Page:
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Niitthaar Perumai, The Fundamental Role of the Ascetic: Canto 3, K29 and K30 of the Thirukkural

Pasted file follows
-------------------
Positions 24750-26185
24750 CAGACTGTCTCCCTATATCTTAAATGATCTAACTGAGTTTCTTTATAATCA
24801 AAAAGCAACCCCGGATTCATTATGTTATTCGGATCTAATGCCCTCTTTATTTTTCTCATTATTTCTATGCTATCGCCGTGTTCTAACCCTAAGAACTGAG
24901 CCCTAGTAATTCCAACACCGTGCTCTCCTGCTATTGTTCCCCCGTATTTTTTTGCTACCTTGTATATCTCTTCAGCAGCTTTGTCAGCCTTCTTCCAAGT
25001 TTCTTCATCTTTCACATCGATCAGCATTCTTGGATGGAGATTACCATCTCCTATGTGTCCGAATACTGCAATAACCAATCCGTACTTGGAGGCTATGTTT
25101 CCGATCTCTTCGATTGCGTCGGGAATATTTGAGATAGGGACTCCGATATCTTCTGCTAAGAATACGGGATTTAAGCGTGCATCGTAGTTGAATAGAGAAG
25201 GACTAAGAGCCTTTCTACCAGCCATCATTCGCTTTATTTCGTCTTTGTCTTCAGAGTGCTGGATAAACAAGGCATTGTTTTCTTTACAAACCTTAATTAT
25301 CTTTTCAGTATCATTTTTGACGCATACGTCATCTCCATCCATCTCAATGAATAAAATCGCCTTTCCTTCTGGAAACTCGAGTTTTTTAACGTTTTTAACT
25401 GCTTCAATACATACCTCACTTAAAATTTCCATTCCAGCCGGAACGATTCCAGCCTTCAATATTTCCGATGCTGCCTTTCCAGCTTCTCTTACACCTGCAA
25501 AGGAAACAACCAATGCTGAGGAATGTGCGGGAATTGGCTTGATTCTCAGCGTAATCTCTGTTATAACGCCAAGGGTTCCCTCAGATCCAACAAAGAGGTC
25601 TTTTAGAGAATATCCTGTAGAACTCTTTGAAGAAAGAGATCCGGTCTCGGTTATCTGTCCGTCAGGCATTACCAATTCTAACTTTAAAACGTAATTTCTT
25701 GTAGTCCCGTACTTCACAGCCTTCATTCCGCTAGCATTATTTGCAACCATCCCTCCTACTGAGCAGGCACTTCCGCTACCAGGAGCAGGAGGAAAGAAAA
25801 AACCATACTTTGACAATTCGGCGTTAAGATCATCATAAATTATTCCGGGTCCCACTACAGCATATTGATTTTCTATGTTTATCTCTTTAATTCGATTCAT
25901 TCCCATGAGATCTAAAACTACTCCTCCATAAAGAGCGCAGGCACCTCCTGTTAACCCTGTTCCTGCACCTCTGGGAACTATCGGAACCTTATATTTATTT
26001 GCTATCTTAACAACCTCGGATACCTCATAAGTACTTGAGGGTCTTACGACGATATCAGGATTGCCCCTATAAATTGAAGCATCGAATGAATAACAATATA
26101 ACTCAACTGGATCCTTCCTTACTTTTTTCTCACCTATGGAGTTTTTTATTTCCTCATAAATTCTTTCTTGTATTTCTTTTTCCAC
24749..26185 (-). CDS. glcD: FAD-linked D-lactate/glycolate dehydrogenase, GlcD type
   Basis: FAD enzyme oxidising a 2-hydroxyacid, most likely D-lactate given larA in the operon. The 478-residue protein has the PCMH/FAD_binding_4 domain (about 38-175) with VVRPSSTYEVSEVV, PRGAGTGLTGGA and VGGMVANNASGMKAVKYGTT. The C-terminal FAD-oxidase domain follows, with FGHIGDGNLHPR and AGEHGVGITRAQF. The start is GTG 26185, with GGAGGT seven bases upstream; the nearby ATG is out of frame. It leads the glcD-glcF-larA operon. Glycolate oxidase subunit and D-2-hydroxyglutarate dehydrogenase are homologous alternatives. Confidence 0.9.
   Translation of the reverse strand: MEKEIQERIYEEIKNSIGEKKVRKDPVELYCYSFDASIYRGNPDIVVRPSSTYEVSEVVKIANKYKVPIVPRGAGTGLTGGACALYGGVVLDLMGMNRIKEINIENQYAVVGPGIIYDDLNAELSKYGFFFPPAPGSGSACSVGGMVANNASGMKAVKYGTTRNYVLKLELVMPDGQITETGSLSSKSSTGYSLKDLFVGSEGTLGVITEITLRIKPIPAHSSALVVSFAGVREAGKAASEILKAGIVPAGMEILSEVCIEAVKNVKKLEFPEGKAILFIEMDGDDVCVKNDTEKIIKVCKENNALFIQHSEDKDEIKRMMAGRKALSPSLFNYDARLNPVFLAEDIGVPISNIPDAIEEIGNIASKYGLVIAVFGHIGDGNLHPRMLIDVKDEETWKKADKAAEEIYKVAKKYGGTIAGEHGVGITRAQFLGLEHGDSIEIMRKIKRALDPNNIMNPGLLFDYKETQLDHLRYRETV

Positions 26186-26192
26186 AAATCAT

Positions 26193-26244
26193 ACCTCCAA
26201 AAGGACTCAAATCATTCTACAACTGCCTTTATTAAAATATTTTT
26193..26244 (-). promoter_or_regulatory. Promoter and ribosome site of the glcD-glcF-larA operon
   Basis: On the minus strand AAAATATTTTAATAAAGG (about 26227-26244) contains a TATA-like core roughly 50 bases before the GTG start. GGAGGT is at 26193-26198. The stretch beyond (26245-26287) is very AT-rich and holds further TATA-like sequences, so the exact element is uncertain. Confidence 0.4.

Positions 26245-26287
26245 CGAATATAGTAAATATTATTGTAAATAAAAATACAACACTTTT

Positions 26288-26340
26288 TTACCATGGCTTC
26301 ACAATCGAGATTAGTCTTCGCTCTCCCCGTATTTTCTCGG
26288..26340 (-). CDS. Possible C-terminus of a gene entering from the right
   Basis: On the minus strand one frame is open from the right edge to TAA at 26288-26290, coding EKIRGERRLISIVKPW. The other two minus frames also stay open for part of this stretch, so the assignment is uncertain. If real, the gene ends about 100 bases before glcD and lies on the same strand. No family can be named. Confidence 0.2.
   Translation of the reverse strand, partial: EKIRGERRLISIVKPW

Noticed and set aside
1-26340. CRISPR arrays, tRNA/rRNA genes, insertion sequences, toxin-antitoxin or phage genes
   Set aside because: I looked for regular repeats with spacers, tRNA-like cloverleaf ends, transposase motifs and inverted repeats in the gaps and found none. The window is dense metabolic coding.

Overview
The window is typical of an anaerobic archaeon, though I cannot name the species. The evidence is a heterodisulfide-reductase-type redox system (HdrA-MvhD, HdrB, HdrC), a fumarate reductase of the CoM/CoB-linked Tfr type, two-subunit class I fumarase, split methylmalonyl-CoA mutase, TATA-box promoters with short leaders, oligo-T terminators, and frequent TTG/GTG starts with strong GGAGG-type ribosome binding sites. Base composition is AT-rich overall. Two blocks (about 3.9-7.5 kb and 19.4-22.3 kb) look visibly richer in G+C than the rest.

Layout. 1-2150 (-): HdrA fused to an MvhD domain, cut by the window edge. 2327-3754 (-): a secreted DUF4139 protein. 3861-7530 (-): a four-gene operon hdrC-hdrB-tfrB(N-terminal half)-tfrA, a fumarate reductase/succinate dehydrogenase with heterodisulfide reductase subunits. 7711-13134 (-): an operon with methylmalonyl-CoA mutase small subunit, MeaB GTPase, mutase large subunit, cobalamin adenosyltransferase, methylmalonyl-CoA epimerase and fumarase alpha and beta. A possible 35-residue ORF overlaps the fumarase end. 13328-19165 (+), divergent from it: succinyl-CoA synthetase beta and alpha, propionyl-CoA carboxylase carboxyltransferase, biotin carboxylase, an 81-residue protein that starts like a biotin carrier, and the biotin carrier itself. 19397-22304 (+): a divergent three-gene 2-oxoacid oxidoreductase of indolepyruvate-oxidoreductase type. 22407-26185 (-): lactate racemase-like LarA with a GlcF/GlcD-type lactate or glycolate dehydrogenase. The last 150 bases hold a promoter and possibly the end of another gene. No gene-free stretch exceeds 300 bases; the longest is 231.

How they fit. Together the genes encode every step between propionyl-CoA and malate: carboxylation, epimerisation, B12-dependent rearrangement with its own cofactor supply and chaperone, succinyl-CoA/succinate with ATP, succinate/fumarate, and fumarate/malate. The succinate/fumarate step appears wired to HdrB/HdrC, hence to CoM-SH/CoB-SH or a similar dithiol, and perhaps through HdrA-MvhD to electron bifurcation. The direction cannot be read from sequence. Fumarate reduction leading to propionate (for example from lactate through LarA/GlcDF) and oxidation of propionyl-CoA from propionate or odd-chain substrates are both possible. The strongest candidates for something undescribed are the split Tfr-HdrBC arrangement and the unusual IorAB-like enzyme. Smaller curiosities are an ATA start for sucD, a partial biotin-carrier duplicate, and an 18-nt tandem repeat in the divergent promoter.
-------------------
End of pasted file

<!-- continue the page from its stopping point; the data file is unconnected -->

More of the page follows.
Niitthaar Perumai, The Fundamental Role of the Ascetic: Canto 3, K29 and K30 of the Thirukkural by Thiruvalluvar (In these kurals, I give both the "unrefined" versions using connective particles and modified post-positions (in Tamil: according to the rules of "punarcchi", etc.) of the seven groups of words and, subsequently, the "refined" versions where the alliterative phonemes are clearly apparent.) K29: anthana renpoo raravoormar revvuyirkkunc senthanmai poondoluga laan (unrefined) anthanar enpoor aravoormarru evvuyirkum senthanmai poondoluga laan (refined) Towards all that breathe, with seemly graciousness adorned they live; And thus to virtue's sons the name of 'Anthanar' men give. (Tr. G.U.Pope)* The virtuous are truly called Andanar; because in their conduct towards all creatures they are clothed in kindness. (Tr. W.H.Drew & J. Lazarus)* (*In both the above works, this kural is #30.) The Virtuous are deemed "Anthanar"*, those who towards all creatures, being imbued with love, show respect, these will be so acclaimed. (Tr. T. Wignesan) *(meaning "ascetics" or "sages"; Anthanan= The Supreme Being) K30: urannennunth thooddiyaa noorainthung kaappaan varanennum vaippukkoor vitthu (unrefined) urannennum thooddiyaan ooraintthum kaappaan varanennum vaippirkuoor vitthu (refined) He, who with firmness curb the five restrains, Is seed for soil of yonder happy plains. (Tr. G.U.Pope)* He who guides his five senses by the book of wisdom, will be a seed in the world of excellence. (Tr. G.W. Drew & J. Lazarus)* (*This kural occupies the fourth place, i.e., #24 in the above translated works. The order of the couplets, as far as I can judge is of no great moment.) The man who persists in controling all the five senses from going astray His is the seed that will propagate in Elysian fields. (Tr. T. Wignesan) [It should be evident to the reader of these couplets in this Canto 3 of the Thirukkural that the poet had some other design in mind when he set himself the task of having to elaborate on one given and self-chosen topic or theme in a fixed decade for all 133 chapters, that is, his monumental task of having to encapsulate an entire philosophical perspective of the Hindu PURUSHA aims in life. The question is why would the author choose the extremely difficult and concise venba metre to restrict and confine his thoughts in? The answer should be evident to all. He was writing at a time when there was obviously no printing paper nor printing press. He had a code of ethics to impart, and he had to find a means to make quotation and repetition possible for all - the learned and the ignorant, so something that approximates the proverb would fall within his choice; and hence the reliance on mnemonics: alliteration and initial rhyme, the riddle in the form of the complex clause with the key word falling often on the fourth word or feet, not to mention the last foot in the form of a long syllable (neer) or two or three short syllables (nirai) and often ending in the phoneme "u". And as for the reason why the poet insisted on expatiating the kernel of an idea in a topic into TEN couplets, I do not think, however, it has anything to do with the Judeo-Christian penchant for the Ten Commandments by way of an influence. T. Wignesan). © T. Wignesan - Paris, 2017.
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